Search Swinburne Research Bank
Home List of Titles Prototypicality, conformity and depersonalized attraction: a self-categorization analysis of group cohesiveness
Please use this identifier to cite or link to this item: http://hdl.handle.net/1959.3/37073
- Prototypicality, conformity and depersonalized attraction: a self-categorization analysis of group cohesiveness
- Hogg, Michael A.; Hardie, Elizabeth A.
- The affective component of group cohesiveness is reconceptualized in terms of a distinct group-based form of attraction: social attraction. It is hypothesized, from self-categorization theory, that under conditions of self-conception based on social as opposed to personal identity the basis and structure of attraction within a group becomes depersonalized in terms of the group prototype. Four-person single-sex groups made autokinetic judgements under conditions designed to accentuate individuality (low salience) or group membership (high salience). Females behaved as predicted. They manifested depersonalized attraction associated with self-categorization in group terms, indicated by greater convergence on the group norm in the high salience condition. For males depersonalized attraction occurred in the low salience condition and was linked to convergence on some, not all, measures. The results are discussed in terms of subjective uncertainty, which was abnormally and inexplicably high among low salience male groups, and differences between this and an earlier naturalistic study by Hogg & Hardie (1991). In the light of this discussion it is concluded that the data for both sexes conform to a self-categorization analysis of social attraction.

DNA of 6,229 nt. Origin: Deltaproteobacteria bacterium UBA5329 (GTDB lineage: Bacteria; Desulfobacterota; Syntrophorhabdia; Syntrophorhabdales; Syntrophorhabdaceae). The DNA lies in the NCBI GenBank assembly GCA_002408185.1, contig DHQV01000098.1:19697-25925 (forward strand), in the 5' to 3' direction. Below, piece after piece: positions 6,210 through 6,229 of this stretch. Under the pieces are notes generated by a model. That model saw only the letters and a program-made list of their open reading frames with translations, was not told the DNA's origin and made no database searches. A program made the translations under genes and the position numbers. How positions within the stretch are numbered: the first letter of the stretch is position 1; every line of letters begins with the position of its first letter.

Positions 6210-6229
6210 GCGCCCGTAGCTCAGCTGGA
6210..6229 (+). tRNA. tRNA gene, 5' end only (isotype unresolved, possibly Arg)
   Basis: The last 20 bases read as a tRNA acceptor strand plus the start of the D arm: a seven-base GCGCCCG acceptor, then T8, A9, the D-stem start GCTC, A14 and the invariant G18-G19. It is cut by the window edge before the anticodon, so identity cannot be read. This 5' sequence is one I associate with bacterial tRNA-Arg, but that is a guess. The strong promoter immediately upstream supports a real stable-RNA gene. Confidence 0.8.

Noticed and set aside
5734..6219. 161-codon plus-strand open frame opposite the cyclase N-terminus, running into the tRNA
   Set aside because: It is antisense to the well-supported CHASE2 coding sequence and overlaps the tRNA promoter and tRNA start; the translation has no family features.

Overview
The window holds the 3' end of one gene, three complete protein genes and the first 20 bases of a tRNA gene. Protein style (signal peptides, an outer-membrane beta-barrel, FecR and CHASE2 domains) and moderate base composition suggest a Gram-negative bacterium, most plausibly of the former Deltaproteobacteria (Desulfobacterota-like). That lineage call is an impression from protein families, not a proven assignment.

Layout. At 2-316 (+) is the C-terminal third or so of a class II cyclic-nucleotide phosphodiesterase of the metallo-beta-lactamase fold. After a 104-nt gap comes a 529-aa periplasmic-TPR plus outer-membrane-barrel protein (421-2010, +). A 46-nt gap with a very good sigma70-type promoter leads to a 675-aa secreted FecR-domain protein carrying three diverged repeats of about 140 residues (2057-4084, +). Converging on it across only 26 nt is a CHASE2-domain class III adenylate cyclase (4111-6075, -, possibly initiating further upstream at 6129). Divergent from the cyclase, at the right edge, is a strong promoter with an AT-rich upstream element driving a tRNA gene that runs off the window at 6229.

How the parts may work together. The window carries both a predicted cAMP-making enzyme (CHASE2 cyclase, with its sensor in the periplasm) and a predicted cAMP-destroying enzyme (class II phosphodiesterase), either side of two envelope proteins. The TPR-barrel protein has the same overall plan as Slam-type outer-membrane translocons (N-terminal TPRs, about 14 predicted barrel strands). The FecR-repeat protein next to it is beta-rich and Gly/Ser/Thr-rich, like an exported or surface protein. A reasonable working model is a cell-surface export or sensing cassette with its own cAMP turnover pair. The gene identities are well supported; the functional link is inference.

- Publication type
- Journal article
- British Journal of Social Psychology, Vol. 31, part 1 (Mar 1992), p. 41-56
- Publication year
- Belonging; Gender; Group cohesiveness; Group polarisation; Interpersonal attraction; Meta analysis; Psychological group formation; Self-categorisation; Sex differences; Social attraction; Social influence
- British Psychological Society
- Copyright © 1992 British Psychological Society.
- Peer reviewed